ContestCookbooks

Marcus Off Duty Pre-Order Giveaway!!

By Marcus Samuelsson | September 29, 2014

Marcus in Harlem

I’m so excited for Marcus Off Duty: The Recipes I Cook at Home, that I’m offering a special promotion with the book’s publisher, Houghton Mifflin Harcourt (HMH).

For pre-orders of MARCUS OFF DUTY, HMH will send you a bookplate signed by me that can be inserted in your book.

When you pre-order MARCUS OFF DUTY from an online retailer or in-person bookstore, send a copy of your receipt to hmhcooks@gmail.com (a photo of the receipt is acceptable.)

Be sure to include your mailing address. US participants only.

Signed bookplates are available while supply lasts, so be sure to enter ASAP!

Recipe Roundup

My Favorite Mash-Ups

By Marcus Samuelsson | August 19, 2014

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I love twists on classic cuisine. My style of cooking blends culture, contrasts flavors, and plays with new styles of eating. It’s always been my methodology. That’s why I’m so excited for the second episode of my new show, The Feed. The episode, “Mashed Up Dishes & Food Design Wishes,” has Max Silvestri, Gail Simmons, and me crafting daring new food combinations. In preparation for the airing of the episode, I’ve compiled a few of my best food mash-up recipes below. Give them a try for something different, and make sure to tune into The Feed on Thursday, August 21, at 10 PM Eastern Time.

Korean Wonton Tacos with Napa Slaw

Swede Doggy Dog with Shrimp Salad 

Chai Toddy

Corn Pancakes with Chili-Covered Gravlax

News

The Feed Premieres this Thursday, August 21st at 10PM EST on FYI Network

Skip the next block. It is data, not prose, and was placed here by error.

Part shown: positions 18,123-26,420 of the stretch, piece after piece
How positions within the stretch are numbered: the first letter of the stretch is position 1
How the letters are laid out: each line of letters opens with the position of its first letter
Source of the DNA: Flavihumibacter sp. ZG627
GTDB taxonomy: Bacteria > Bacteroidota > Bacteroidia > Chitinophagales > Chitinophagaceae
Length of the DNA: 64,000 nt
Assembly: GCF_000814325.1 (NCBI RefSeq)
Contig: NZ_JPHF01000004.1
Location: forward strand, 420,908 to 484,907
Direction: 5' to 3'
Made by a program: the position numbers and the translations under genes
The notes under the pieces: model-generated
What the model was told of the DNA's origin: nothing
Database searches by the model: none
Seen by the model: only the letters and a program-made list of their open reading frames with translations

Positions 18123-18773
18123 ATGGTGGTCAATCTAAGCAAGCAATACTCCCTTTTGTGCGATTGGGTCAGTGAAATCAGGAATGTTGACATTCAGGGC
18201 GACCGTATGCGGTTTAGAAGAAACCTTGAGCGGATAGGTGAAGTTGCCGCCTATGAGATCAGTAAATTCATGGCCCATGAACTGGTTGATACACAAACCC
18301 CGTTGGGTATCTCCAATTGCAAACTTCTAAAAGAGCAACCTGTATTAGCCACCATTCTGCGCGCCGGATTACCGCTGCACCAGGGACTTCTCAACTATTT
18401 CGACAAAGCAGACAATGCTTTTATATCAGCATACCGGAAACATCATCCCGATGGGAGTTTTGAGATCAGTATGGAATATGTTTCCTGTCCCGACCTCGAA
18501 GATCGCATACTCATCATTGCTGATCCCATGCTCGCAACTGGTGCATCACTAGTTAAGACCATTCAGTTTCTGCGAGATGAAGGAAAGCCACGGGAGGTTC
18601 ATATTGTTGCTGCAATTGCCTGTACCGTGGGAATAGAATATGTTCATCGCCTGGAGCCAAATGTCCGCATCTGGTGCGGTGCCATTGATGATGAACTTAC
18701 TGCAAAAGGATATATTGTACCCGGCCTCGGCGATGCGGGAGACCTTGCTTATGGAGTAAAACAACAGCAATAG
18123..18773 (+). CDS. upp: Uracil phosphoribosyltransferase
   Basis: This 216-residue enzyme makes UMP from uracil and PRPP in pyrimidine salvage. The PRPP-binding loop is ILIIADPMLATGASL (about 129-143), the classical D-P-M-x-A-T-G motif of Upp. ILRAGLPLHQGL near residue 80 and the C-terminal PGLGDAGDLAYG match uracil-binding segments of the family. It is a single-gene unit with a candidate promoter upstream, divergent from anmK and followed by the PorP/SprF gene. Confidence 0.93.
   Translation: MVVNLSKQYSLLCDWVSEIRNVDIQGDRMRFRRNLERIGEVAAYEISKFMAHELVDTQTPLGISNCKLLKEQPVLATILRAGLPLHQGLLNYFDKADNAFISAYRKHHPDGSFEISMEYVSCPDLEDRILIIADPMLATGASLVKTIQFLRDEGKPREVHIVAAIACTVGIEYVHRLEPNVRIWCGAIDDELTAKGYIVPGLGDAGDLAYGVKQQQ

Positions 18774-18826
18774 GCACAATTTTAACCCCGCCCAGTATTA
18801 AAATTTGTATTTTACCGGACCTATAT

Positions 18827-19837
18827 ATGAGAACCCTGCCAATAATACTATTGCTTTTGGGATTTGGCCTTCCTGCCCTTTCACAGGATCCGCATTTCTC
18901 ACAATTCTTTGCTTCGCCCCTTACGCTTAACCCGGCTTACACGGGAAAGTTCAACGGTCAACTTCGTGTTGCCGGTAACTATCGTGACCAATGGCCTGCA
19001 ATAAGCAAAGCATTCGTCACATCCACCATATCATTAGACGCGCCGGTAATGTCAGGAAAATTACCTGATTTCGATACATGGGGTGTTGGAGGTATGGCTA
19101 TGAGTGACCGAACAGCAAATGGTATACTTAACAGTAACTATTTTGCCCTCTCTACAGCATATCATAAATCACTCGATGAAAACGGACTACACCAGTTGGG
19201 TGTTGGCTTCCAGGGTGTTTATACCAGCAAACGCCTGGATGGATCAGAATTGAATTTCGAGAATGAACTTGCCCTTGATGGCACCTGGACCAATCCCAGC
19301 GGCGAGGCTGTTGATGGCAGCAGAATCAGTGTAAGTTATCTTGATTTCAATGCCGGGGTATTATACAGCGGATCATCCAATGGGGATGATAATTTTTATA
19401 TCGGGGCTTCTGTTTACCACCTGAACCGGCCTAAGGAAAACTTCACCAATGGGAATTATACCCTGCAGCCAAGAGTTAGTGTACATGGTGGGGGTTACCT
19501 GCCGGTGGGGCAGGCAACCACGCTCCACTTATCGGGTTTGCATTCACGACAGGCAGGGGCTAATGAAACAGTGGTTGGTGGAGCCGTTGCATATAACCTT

By Marcus Samuelsson | August 18, 2014

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I am so excited to announce that my new show, The Feed will begin airing on Thursday, August 21st with back-to-back episodes at 10PM EST on FYI. Together with Top Chef‘s Gail Simmons and comedian Max Silvestri, I’ll be navigating NYC’s latest food trends in this one of a kind culinary adventure. Part talk show, part challenge,The Feed aims to open up viewers to unique culinary experiences and try something different.

In episode 1, “Ghostly Meals & Food with Wheels,” we attempt to solve the mystery of phantom cuisine and shake up the norms of food to go. Episode 2, “Mashed Up Dishes & Food Design Wishes,” has Max, Gail, and I designing daring new food combinations and gadgets.

Tune in this Thursday, August 21 at 10 pm Eastern Time to check out the series premiere of The Feed. Click here for more information and airdates, and enjoy the preview clip below!

Food Stories

Swedish Salty Licorice

By Suzannah Schneider | August 15, 2014

Image by /kallu

It’s unfathomable to most, coveted by some. Enthusiasts keep an emergency stash of the stuff in their purse; others take a nibble and promptly spit it out. It elicits passion, nostalgia, pain, discomfort, and satisfaction.

Ah, yes, Swedish salty licorice.

Swedish candy is notoriously fantastic, but salted licorice is the black sheep of the otherwise delectable family of gummy sweets. The stuff is potent and undoubtedly polarizing.

Licorice itself is the root of a plant called Glycyrrhiza glabra that is native to Spain, Italy, and Asia. The plant contains a component that is 20-40 times sweeter than sugar, so it is logical flavoring option for candy.

No one quite knows how or why licorice candy was first combined with a salty flavor, but its history as a confectionary began in Scandinavia in the 1930s. Salted licorice, however, doesn’t actually contain any salt. The brininess comes from the chemical ammonium chloride, so salted licorice is often called salmiakki, the Finish word for ammonium chloride. Modern salty licorice ranges in color from light brown to deep black, and it may be chewy or hard. Salted licorice is popular in Sweden, of course, as well as The Netherlands, Finland, Denmark, and Germany.

What is so enticing about salted licorice for Scandinavians? Consider the classic dishes gravlax or pickled herring. Bitter saltiness is deeply embedded in Scandinavian cuisine and home cooking, so a salty flavor is intertwined with notions of comfort and home. Curing meat and fish with salt during the long winter months is standard practice for many Scandinavians in past and present time, so an affinity for salt is deeply rooted in the Scandinavian palette.

On the other hand, salty licorice could merely exist as national entertainment. Many Scandinavians admit to enjoy feeding salty licorice to tourists just to watch them squirm. Some say it’s almost a national sport!